Cruising the Romantic Danube

Is there a better way to celebrate an anniversary than a romantic river cruise on the Danube River? My husband and I went on a trip over New Year’s Eve to discover the answer.

Our cruise began in Budapest, Hungary where we spent a few nights before the cruise exploring the end of its Christmas market still filled with authentic Hungarian toy, clothing, and food booths. Our wanderings led us to sample mulled wine and Krutoskalacs, chimney bread that originated in Transylvania and is served hot sprinkled with cinnamon and sugar—delicious! The Viking tour guide (our river cruise company) took us via bus to visit Pest and the Caslte district of Buda before we boarded our boat. (Yes, we were surprised to discover that Buda and Pest were actually two towns!)

I have to say that our time onboard was cut short due to high waters on the Danube which made it impossible for our boat to fit under the ancient bridges; however, Viking made alternate arrangements and we missed very few of the sites.

Our next stop, via bus since the boat was still docked in Budapest, was in Vienna, just in time for New Year’s Eve. Viking always includes at least one excellent excursion in each stop. The tour of Vienna included the stables of the Spanish riding school where we saw the famous Lipizzaner horses and then a visit down the Ringstrasse (Ring Boulevard). We toured St. Michael’s Church, St. Stephen’s Cathedral, and then headed to Schönbrunn Palace, but our favorite part of the visit to Vienna was dancing the Viennese waltz, however badly, at the stroke of midnight on New Year’s Eve on Vienna’s main street.

The next day, still via bus, we made our way to Melk Abbey to see its beautiful library and enjoy a scenic view of the Danube, which we still weren’t floating on! We did have meals at cozy Austrian inns along our way and we finally joined our ship, the Viking Odin, where we were greeted by smiling staff members handing us mulled wine.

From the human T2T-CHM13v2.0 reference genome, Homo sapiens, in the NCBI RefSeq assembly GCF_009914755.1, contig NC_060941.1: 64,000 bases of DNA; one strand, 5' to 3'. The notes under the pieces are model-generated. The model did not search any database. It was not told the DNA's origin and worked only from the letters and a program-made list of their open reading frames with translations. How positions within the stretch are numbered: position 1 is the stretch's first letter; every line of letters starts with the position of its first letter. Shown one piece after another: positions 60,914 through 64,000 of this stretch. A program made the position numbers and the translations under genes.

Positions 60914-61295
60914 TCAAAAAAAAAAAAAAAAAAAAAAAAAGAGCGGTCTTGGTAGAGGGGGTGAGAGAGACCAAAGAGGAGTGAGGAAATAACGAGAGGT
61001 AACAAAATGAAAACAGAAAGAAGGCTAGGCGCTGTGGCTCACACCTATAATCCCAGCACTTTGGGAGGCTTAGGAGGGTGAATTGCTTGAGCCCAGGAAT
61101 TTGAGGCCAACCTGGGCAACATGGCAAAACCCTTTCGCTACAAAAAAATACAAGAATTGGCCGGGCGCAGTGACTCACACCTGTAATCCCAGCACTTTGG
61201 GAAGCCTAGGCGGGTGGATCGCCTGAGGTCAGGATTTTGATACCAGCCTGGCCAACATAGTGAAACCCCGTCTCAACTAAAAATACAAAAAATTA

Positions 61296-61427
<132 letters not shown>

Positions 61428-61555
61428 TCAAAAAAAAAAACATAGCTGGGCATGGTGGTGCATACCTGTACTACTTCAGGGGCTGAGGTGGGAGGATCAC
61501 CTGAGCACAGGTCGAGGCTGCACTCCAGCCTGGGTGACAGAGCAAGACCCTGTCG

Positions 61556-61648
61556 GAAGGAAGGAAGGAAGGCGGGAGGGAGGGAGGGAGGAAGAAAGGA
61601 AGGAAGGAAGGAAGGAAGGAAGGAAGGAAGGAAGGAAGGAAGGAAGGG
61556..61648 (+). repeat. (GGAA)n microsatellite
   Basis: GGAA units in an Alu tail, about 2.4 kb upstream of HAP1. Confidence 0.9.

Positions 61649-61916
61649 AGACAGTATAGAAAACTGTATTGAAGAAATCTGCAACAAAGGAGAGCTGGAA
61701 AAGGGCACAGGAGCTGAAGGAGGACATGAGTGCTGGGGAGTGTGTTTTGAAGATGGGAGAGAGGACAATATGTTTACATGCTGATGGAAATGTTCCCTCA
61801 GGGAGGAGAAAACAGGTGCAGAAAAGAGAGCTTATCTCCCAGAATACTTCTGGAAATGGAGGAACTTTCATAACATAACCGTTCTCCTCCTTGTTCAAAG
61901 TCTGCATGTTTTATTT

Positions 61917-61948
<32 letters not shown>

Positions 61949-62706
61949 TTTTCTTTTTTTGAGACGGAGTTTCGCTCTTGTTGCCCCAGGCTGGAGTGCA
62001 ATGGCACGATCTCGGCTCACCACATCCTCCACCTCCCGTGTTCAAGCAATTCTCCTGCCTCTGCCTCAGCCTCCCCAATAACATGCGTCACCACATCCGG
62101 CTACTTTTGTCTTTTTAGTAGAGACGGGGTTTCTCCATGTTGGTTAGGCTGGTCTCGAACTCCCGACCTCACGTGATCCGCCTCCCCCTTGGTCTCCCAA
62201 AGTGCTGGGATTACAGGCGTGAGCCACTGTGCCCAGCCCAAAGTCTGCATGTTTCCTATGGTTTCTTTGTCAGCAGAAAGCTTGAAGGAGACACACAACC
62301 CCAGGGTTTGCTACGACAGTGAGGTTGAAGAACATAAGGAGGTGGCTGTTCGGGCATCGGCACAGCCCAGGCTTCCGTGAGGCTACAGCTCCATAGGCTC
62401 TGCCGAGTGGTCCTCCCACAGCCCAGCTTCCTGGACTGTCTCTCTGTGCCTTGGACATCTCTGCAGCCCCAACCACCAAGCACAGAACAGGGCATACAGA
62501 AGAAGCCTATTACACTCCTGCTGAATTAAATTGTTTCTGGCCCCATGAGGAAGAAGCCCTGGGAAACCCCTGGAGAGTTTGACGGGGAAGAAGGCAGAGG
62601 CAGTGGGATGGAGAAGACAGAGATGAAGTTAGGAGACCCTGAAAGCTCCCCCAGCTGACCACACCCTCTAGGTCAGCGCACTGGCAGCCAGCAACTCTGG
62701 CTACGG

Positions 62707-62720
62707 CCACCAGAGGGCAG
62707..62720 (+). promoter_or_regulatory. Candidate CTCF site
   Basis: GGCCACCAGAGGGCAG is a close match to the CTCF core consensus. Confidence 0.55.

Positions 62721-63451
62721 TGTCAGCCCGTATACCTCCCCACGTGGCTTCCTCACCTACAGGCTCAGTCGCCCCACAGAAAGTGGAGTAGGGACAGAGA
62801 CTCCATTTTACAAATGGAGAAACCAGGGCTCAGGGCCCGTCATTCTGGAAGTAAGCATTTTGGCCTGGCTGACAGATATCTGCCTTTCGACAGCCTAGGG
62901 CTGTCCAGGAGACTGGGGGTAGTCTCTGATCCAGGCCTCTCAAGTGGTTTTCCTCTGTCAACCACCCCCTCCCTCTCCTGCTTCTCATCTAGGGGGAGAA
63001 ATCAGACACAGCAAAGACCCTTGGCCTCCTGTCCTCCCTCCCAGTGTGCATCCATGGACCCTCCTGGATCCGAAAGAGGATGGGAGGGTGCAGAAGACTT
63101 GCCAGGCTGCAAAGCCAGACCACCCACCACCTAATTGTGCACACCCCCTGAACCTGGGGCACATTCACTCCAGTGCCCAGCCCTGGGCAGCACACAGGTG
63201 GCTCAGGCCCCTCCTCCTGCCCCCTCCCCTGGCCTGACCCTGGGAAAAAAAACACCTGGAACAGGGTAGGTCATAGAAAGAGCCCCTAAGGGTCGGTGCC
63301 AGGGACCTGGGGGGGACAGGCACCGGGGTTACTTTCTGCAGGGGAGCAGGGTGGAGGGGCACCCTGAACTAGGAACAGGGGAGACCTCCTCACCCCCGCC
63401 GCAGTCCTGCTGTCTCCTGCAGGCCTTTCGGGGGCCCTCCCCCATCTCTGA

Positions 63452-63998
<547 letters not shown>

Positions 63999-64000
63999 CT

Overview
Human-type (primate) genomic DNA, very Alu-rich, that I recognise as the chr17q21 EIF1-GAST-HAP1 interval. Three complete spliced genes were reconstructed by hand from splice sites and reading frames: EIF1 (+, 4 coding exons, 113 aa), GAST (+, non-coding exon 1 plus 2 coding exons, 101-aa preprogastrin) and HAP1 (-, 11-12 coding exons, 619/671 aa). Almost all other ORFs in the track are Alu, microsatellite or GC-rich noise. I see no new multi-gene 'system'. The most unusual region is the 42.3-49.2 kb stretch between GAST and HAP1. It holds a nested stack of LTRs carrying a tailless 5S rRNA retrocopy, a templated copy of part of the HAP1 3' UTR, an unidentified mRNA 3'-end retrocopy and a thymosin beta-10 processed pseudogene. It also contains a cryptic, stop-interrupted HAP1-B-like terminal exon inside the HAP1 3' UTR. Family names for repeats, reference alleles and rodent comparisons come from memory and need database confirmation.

We sailed to Passau through some of the many locks where we had a walking tour of the Old Town to see the baroque St. Stephen’s Cathedral with its 17,000-pipe organ. Our next stop was Regensburg, a great example of a European medieval city. In spite of the constant drizzle, we enjoyed walking around the old town and eating sausage topped sweet mustard at Germany’s oldest restaurant, the Alte Wurstkche.

Our final stop was Nuremburg. The city may be best known for its ties to Nazi Germany, but the town has an excellent Christmas market which, thankfully, still had portions open during our visit. Viking provided an informative tour of the town and gave us enough free time to buy toy souvenirs and sample the “3 im Weckla” 3 small sausages on a bun with mustard for which Nuremburg is famous.
The ship had excellent cuisine. Lunches were generally buffets while dinner was a seated meal with 3-4 options for each course. The cruise line provides options featuring local cuisine, but it also offers options for those who want more standard American fare. (Think Roasted Forest Mushroom Velouté versus Lettuce and Caramelized Pear Salad.) The chef and staff were extremely attentive and eager to meet dietary needs and food preferences.

Even though we only had four nights onboard instead of the seven we originally planned, Viking provided us with an excellent experience and we would definitely do this trip again!

Have you been on this or another Viking river cruise or have you taken another river cruise line? Please share your insight with us in the space below.


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